The study resulted in a model of a supplier’s software project start-up which includes start-up practices and involved roles. The results indicate that project start-up is an integral and structured phase of project life cycle, which influences the execution of a software development project, especially from the supplier’s perspective in the project business context.

Research limitations/implications

The study focuses on the start-up phase of software development projects delivered to external customers. Therefore, developed project start-up model is applicable as such in software supplier firms.

Practical implications

The project start-up model presented in this paper indicates that project start-up is a complex and multi-dimensional activity in a supplier firm. This study suggests that if the project start-up phase is clearly defined, planned and followed in a supplier firm, it reduces confusion and miscommunication among the people involved in the project and helps to achieve the business goals of a project.

Originality/value

This study emphasizes that it is necessary to make a distinction between the perspectives of the customer and the supplier when studying projects in the project business context. The findings contribute the new knowledge for managing outsourced software development projects.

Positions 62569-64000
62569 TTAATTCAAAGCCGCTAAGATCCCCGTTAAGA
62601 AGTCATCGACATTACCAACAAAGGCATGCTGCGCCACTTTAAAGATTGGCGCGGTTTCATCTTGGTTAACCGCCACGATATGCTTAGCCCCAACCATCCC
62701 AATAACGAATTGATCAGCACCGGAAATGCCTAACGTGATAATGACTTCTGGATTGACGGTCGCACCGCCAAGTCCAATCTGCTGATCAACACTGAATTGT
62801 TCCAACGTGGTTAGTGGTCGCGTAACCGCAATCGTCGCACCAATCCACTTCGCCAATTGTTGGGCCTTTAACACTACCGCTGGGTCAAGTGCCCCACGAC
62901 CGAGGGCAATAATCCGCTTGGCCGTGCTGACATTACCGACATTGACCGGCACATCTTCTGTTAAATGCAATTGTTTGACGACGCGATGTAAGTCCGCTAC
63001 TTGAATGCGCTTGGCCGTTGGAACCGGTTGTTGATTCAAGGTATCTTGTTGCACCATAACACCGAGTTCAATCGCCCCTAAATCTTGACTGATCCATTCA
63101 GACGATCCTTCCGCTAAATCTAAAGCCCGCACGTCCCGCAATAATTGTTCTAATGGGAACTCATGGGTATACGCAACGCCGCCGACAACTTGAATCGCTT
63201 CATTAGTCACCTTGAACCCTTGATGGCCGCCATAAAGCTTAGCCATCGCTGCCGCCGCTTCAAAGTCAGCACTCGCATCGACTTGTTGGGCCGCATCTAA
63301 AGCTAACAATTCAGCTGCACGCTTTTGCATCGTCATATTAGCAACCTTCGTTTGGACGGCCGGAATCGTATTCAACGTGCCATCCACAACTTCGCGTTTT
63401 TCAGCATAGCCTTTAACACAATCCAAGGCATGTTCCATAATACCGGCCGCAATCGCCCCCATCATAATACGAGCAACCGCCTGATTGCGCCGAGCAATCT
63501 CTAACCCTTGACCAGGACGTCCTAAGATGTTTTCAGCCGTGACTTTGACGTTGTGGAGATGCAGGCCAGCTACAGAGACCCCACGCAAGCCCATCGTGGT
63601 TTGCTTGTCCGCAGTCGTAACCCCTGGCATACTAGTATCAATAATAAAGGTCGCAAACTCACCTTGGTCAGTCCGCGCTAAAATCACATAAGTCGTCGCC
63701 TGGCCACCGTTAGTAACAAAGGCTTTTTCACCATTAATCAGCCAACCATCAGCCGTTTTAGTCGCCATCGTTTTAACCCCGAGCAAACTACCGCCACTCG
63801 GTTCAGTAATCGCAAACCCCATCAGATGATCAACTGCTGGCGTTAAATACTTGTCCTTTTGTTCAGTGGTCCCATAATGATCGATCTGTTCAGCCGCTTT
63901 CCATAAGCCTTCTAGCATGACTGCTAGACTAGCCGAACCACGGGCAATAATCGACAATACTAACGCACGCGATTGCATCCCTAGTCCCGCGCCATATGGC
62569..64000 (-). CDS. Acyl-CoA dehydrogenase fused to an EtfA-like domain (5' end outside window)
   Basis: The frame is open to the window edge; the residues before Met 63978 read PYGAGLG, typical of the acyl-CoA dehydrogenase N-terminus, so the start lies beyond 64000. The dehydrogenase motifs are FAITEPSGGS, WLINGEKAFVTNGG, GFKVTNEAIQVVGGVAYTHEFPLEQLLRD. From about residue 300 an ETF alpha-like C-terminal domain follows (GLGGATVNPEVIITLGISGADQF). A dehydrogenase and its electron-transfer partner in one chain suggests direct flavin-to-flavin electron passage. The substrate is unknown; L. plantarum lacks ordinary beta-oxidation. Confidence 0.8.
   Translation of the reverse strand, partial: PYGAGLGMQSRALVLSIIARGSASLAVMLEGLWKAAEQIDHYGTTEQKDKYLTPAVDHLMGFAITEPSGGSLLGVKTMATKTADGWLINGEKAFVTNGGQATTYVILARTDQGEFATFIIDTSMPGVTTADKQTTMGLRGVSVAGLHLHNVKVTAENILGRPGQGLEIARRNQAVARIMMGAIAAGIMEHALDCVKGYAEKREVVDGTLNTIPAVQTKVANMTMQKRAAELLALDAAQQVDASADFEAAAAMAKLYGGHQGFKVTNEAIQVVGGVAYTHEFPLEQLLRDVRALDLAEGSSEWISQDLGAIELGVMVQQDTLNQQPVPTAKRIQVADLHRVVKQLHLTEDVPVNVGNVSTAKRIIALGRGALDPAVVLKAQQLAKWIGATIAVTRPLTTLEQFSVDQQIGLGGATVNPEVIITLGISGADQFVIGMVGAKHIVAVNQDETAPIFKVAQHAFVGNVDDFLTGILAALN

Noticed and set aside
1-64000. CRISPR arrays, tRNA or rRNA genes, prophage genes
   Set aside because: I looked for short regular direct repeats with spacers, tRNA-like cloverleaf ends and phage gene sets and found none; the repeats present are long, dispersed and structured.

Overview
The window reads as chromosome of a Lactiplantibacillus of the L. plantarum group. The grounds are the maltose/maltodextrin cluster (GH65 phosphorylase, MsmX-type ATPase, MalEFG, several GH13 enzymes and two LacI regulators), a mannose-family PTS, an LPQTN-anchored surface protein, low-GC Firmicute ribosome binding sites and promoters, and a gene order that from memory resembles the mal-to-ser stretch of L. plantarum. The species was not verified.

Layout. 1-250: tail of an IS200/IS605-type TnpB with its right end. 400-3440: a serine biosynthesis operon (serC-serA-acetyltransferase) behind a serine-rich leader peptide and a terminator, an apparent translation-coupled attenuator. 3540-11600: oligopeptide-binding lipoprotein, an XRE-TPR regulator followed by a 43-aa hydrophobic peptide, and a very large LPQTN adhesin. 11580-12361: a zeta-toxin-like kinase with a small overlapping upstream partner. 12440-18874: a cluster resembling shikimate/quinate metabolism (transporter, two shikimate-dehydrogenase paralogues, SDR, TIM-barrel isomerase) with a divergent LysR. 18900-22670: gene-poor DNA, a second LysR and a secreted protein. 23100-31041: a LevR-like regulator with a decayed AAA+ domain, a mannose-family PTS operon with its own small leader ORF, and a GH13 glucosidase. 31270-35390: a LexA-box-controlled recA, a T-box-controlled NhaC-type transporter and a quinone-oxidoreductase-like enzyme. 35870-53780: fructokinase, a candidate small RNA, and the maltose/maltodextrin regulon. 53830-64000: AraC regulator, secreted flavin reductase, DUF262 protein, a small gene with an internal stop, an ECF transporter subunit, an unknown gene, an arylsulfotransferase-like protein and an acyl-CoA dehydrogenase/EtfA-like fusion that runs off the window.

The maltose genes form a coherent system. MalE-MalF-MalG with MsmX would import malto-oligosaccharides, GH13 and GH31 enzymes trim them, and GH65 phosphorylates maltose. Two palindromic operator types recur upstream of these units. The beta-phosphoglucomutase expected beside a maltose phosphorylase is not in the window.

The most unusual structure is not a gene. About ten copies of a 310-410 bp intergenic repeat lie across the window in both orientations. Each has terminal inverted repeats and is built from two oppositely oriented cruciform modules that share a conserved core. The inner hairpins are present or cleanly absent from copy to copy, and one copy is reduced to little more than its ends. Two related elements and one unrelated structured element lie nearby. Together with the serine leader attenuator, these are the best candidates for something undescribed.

Details

International Journal of Managing Projects in Business, vol. 10 no. 4
Type: Research Article
ISSN: 1753-8378

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Article
Publication date: 22 October 2010

Xiaoyan Li, Jiye Mao and Jing Qian

The paper seeks to investigate the effects of psychological contract on control mechanisms in outsourced ISD projects, based on control theories and psychological contract…

Abstract

Purpose

The paper seeks to investigate the effects of psychological contract on control mechanisms in outsourced ISD projects, based on control theories and psychological contract theories.

Design/methodology/approach

The paper is a multiple case study involving five outsourced projects completed by one of the largest and most successful telecommunication vendors in China. The company was the client in three of the projects and the vendor in the other two.

Findings

Based on first‐hand observations by the first author over a two‐year period and follow‐up interviews, four scenarios of match and mismatch of psychological contract between the client and vendor are identified, labeled as mutual transaction, client vulnerable, vendor vulnerable, and mutual loyalty. Moreover, the effect of psychological contract in shaping organizational control and outsourcing outcomes in the four different scenarios is revealed. For example, mutual transaction was associated with an emphasis on outcome control by the client. In contrast, mutual loyalty was associated with more informal control (self‐control and clan control). Furthermore, in the cases of mismatch between the client's and vendor's psychological relationship, the client implemented more behavior control and encouraged self‐control by its partner.